UPDATE 3-Union to strike at S.Africa's Amplats, rand drops
* Tensions rooted in union turf war, income disparities
* Strikes precede tough wage talks
* Rand hits 4-year low
JOHANNESBURG, May 16 (Reuters) - Miners at South Africa's Anglo American Platinum will strike from Thursday evening over proposed job cuts, a union official said, driving its shares lower and sending the rand to a four-year low.
"The night shift today is not going underground, and also the day shift tomorrow is not going to work," said the branch official of the AMCU union, who did not want to be identified. He could not say how long the action might last.
Amplats, an arm of Anglo American and the world's biggest platinum producer, said last week it would cut 6,000 jobs from its mines near Rustenburg, less than an initial plan to slash 14,000 that had triggered outrage in the government and unions.
Still the Association of Mineworkers and Construction Union (AMCU), whose sudden emergence last year has roiled South Africa's mining industry, vowed to take action.
Months of violent labour unrest in the mining sector last year, including the police killing of 34 strikers at Lonmin's Marikana mine, reduced the growth of Africa's biggest economy and triggered credit rating downgrades.
The prospect of another round of trouble sent the rand down 1.3 percent to 9.3845 per dollar, its lowest since April 2009. Amplats shares fell more than 5 percent to their lowest since late 2005.
With an election looming in a year, the ruling African National Congress (ANC) is worried about the prospect of big job losses. The cabinet is "extremely, extremely concerned" about the latest unrest, environment minister Edna Molewa told reporters at a post-cabinet news conference.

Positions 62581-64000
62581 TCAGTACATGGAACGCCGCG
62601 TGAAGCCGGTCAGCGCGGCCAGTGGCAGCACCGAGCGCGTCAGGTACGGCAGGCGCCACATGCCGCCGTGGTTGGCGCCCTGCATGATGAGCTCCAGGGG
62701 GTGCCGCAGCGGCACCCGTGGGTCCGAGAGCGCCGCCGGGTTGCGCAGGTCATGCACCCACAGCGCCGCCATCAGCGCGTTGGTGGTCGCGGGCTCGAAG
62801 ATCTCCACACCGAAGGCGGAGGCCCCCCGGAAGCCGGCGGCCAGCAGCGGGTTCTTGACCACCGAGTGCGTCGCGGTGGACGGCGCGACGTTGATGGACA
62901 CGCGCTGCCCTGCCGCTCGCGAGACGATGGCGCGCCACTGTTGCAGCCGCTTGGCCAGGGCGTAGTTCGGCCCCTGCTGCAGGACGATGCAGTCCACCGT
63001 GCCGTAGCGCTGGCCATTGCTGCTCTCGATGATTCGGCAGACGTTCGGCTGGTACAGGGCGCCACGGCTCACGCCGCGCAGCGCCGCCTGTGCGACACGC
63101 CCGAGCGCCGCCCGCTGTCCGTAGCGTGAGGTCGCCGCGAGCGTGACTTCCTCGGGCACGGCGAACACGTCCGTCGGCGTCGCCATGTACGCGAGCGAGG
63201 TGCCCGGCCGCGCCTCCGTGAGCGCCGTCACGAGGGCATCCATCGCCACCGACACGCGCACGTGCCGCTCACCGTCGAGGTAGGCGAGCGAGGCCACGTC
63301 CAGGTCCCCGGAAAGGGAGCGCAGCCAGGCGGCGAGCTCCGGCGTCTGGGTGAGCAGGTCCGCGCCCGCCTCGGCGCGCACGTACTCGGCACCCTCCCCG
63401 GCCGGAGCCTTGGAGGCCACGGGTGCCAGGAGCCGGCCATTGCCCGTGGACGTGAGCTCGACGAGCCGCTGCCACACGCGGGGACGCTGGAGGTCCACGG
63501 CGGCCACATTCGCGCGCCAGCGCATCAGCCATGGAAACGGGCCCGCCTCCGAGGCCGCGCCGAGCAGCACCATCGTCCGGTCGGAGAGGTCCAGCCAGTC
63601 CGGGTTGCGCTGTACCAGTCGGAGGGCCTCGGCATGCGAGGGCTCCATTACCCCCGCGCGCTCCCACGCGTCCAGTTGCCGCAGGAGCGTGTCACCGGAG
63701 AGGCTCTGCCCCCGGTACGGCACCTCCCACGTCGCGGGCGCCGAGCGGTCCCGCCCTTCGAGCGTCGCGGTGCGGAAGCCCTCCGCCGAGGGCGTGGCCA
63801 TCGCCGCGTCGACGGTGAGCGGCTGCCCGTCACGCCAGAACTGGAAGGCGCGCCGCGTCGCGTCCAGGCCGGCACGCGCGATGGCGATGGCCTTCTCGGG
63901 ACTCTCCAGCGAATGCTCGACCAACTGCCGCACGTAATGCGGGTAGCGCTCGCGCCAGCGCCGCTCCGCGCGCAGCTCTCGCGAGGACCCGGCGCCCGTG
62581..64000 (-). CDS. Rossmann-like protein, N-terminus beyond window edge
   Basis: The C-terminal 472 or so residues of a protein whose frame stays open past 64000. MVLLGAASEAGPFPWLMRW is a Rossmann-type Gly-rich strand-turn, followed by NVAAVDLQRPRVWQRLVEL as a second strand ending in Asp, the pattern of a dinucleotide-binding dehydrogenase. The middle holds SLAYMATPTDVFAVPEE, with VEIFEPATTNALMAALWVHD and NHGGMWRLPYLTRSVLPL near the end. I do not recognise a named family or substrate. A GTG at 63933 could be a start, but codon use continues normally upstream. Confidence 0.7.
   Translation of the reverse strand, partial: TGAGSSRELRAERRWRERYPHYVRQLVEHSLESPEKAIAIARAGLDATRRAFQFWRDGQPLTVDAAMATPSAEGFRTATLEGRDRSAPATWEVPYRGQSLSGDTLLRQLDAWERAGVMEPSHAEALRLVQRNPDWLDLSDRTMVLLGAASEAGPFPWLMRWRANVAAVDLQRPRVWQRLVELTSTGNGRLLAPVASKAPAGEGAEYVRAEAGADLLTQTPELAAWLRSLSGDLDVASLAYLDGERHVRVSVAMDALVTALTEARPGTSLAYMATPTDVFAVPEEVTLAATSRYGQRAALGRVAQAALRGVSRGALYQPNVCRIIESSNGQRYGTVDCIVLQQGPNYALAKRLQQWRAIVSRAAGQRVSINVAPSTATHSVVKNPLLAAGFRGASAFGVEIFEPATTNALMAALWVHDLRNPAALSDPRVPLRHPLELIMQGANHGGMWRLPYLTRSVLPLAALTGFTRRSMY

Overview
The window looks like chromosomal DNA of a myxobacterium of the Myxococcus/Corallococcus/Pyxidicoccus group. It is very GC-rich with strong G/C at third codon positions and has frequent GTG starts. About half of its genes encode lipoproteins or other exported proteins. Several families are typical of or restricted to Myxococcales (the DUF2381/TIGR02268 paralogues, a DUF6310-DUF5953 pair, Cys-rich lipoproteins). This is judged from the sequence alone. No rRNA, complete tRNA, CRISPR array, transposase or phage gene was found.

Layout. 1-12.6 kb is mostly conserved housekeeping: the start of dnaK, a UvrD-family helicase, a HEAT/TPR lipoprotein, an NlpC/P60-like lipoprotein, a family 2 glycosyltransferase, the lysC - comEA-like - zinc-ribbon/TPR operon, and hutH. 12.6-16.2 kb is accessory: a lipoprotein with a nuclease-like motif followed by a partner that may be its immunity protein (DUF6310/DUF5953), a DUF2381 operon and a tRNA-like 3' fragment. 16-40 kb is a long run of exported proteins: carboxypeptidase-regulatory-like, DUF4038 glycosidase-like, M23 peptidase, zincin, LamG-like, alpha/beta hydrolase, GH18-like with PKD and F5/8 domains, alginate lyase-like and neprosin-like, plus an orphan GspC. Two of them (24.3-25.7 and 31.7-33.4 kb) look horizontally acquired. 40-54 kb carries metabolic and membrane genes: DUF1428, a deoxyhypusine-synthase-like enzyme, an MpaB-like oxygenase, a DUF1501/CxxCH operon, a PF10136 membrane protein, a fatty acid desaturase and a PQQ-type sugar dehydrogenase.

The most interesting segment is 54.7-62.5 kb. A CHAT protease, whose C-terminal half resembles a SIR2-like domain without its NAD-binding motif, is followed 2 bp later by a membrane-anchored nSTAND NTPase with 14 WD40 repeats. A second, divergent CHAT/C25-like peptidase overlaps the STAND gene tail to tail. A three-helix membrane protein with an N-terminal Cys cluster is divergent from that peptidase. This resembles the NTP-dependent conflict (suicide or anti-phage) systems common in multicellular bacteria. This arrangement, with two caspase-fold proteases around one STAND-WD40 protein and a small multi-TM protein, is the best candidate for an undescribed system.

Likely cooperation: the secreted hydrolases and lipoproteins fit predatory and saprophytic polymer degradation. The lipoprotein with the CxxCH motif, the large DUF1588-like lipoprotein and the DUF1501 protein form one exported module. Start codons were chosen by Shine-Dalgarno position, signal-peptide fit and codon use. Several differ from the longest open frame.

"We are committed to work very hard with the teams in Marikana and throughout the country to bring about stability," she said. "We are confident that we will be able to cap this problem and nip it in the bud."
Amplats spokeswoman Mpumi Sithole said the company had received no notification of an intent to strike.
More than 50 people have been killed in more than 12 months of unrest stemming from a vicious turf war between AMCU and the National Union of Mineworkers (NUM).
The unrest is rooted partly in glaring income disparities within the mining industry and the wider society. Patience is wearing thin two decades after the end of white rule as much of the black mine labour force makes only a few hundred dollars a month.
NUM, a close ally of the ANC, had enjoyed a near monopoly in the mining sector but started to lose members two years ago as a belief took hold that its leaders had become too close to management.
NUM says its rival has risen to prominence through violence and promises of unrealistic wage hikes at a time of razor-thin margins in the platinum sector in South Africa, home to 80 percent of known reserves of the metal.
The current wildcat action also comes shortly before a round of wage talks being billed as the toughest since the end of apartheid in 1994.
Workers at Lonmin, the world's number three platinum producer, ended a two-day wildcat strike on Thursday, sending the company's shares as much as 3 percent higher.
That stoppage stemmed from the union rivalry, most notably the weekend shooting of an AMCU organiser in a tavern.
"The situation on the ground remains delicate, however, and discussions on workers' demands continue with unions and other stakeholders," Lonmin said.
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